Aquarius producer Emilie Lesclaux and director Kleber Mendonça Filho with Anne-Katrin Titze in the Museum of Modern Art sculpture garden for Neighboring Sounds Photo: Jytte Jensen
Kleber Mendonça Filho's volatile ode to the private and the public, stars Sônia Braga with Thaia Perez, Maeve Jinkings, Humberto Carrão, Irandhir Santos, Zoraide Coleto, Paula De Renor, Fernando Teixeira, Buda Lira, and Barbara Colen.
Before the US premiere at the New York Film Festival, the director/writer and I spoke about Brazilian society, outside/inside, Reese Witherspoon as Tracy Flick in Alexander Payne's Election, shooting wide, sense of place, Maren Ade's Toni Erdmann associations and John Lennon and Yoko Ono's Double Fantasy, the ever present madeleines, creating the perfect tactile version of a childhood memory, and Diego as the international evil in Aquarius.
Sônia Braga as Clara: "That's where she lives, that's where she has lived and that's what she is trying to keep."
Objects contain links to a past that would otherwise be forgotten. Aquarius, on one level, deals with how we remember in a world going through drastic changes. Digital messages in a bottle are a different beast from a tactile unearthing. Social dynamics, a city in flux, a world growing old and another emerging - the film's neighbouring thoughts cast a broad net of questions.
An apartment building by the sea in Recife and Clara (Sônia Braga), a woman living in the building, reveal history trapped in both. Divided into three parts, Aquarius begins with a get-together in 1980. As we move into the present, Clara, a music critic, is the last remaining inhabitant. Developers want to get rid of her after they bought out all the others by using a variety of measures in an attempt to make her leave the "ghost building".
Aquarius, which had its world premiere at the Cannes Film Festival, is a widescreen experience that captures things essential to living. Deliberately casual cruelties served with a snake-charmer smile are intended to wear down rightful resistance.
Meeting Kleber again in New York brought back memories for the two of us of longtime New Directors/New Films selection committee member and Museum of Modern Art Department of Film Curator Jytte Jensen, who died in 2015. It was Jytte who introduced us when he was presenting Neighboring Sounds in 2012 at ND/NF. Her enthusiasm and positive outlook for the films she curated was always in play. She had a distinguished career that included a wide range of programming for over 30 years at MoMA.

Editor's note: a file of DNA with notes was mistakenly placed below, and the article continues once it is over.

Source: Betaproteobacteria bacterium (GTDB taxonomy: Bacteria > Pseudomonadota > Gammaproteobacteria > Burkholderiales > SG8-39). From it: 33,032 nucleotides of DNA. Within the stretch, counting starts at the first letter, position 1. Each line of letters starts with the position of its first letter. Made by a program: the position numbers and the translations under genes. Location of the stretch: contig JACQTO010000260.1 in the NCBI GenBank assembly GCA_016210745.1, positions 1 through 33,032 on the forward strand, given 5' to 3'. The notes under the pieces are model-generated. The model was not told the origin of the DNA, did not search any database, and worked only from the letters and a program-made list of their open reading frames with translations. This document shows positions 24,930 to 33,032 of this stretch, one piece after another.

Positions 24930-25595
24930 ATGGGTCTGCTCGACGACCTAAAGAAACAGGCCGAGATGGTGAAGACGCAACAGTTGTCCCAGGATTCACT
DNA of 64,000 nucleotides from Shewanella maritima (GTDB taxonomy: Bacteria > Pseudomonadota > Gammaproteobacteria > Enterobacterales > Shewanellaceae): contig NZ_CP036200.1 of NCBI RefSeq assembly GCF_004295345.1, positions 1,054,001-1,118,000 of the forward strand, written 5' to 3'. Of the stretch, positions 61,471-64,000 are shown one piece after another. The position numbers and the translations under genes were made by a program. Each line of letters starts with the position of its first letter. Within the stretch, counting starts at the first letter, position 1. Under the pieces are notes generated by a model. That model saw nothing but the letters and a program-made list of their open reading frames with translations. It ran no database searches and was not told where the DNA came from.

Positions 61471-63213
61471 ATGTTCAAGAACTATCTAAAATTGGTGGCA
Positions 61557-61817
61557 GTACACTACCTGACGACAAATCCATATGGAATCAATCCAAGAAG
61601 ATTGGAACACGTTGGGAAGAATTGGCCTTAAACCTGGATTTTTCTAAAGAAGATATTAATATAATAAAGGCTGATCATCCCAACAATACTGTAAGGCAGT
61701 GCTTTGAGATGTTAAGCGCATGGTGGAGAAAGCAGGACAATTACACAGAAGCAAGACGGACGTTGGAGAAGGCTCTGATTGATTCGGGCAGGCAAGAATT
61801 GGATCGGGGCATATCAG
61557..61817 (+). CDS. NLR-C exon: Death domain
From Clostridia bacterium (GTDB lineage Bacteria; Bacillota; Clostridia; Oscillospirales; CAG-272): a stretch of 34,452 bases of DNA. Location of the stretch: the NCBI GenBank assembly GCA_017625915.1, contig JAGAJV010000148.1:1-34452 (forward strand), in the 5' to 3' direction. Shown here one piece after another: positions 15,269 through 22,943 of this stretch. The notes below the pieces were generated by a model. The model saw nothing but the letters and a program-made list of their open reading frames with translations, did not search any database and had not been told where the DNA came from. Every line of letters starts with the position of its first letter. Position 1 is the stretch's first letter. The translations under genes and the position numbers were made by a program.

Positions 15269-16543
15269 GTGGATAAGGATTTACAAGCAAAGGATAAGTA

Kleber Mendonça Filho: "For me it's always very important to shoot in a very clear way as to establish where the character is." Photo: Anne-Katrin Titze
Anne-Katrin Titze: It must be strange being in New York without Jytte here.
Kleber Mendonça Filho: Yeah, but I actually felt it stronger the last time I came here last year. Also Cannes without her is very strange because we would always meet and at least have one dinner.
AKT: At MoMA, I still see her coming around the corner. It still hasn't completely sunk in.
KMF: The director of the Rio International Film Festival, Ilda Santiago, we met briefly on the street in Cannes and we started talking about Jytte, just like you said, she said that she almost saw her in the corners of Cannes. And then we look and there is a woman coming and she was very much like Jytte. A very strange moment.
AKT: I remember when she introduced us at MoMA and we were talking about cinemas. Cinemas that were turned into something else. I mentioned a supermarket I went to and you insisted that there would be a spot where it showed itself, where I could see that it used to be a cinema.
AKT: And I did.
KMF: You did? What was it?
AKT: When you come in. An ornament you could see that was clearly above the marquee.
Clara: "There is the right side which is where the records are. And on the left side there is a hammock and the big window."
KMF: That's what it was? I'm glad you found it.
AKT: You were so 100% convinced that it would show its former existence.
KMF: Because they always get lazy at one point. Let's leave it, we're running out of budget, you know. And it's always there somewhere, the remains of what it was.
AKT: Which is very fitting with your film [Aquarius] and where we are sitting [in the Elinor Bunin Munroe Film Center green room]. This used to be a parking garage. Don't you feel some of that in this building?
KMF: Yeah, yeah, it makes sense.